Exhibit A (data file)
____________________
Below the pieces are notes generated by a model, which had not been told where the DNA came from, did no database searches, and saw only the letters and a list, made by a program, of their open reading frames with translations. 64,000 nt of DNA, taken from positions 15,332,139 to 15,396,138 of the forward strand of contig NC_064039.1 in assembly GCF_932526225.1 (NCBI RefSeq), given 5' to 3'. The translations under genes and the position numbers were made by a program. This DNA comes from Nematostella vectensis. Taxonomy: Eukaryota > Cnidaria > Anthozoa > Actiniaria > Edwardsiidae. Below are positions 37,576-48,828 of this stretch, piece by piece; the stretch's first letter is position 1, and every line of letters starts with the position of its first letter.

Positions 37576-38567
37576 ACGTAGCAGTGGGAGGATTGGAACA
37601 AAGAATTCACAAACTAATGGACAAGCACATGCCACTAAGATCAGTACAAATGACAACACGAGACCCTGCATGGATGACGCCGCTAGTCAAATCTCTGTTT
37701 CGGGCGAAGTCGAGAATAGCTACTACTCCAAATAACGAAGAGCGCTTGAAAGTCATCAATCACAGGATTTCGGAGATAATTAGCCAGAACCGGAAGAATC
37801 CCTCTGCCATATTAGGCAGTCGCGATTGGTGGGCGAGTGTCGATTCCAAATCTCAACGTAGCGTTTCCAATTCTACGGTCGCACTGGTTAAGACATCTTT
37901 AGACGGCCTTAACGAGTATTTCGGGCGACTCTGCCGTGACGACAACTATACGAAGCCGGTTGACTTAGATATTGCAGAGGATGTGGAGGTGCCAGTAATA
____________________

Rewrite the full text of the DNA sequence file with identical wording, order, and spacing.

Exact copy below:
Below the pieces are notes generated by a model, which had not been told where the DNA came from, did no database searches, and saw only the letters and a list, made by a program, of their open reading frames with translations. 64,000 nt of DNA, taken from positions 15,332,139 to 15,396,138 of the forward strand of contig NC_064039.1 in assembly GCF_932526225.1 (NCBI RefSeq), given 5' to 3'. The translations under genes and the position numbers were made by a program. This DNA comes from Nematostella vectensis. Taxonomy: Eukaryota > Cnidaria > Anthozoa > Actiniaria > Edwardsiidae. Below are positions 37,576-48,828 of this stretch, piece by piece; the stretch's first letter is position 1, and every line of letters starts with the position of its first letter.

Positions 37576-38567
37576 ACGTAGCAGTGGGAGGATTGGAACA
37601 AAGAATTCACAAACTAATGGACAAGCACATGCCACTAAGATCAGTACAAATGACAACACGAGACCCTGCATGGATGACGCCGCTAGTCAAATCTCTGTTT
37701 CGGGCGAAGTCGAGAATAGCTACTACTCCAAATAACGAAGAGCGCTTGAAAGTCATCAATCACAGGATTTCGGAGATAATTAGCCAGAACCGGAAGAATC
37801 CCTCTGCCATATTAGGCAGTCGCGATTGGTGGGCGAGTGTCGATTCCAAATCTCAACGTAGCGTTTCCAATTCTACGGTCGCACTGGTTAAGACATCTTT
37901 AGACGGCCTTAACGAGTATTTCGGGCGACTCTGCCGTGACGACAACTATACGAAGCCGGTTGACTTAGATATTGCAGAGGATGTGGAGGTGCCAGTAATA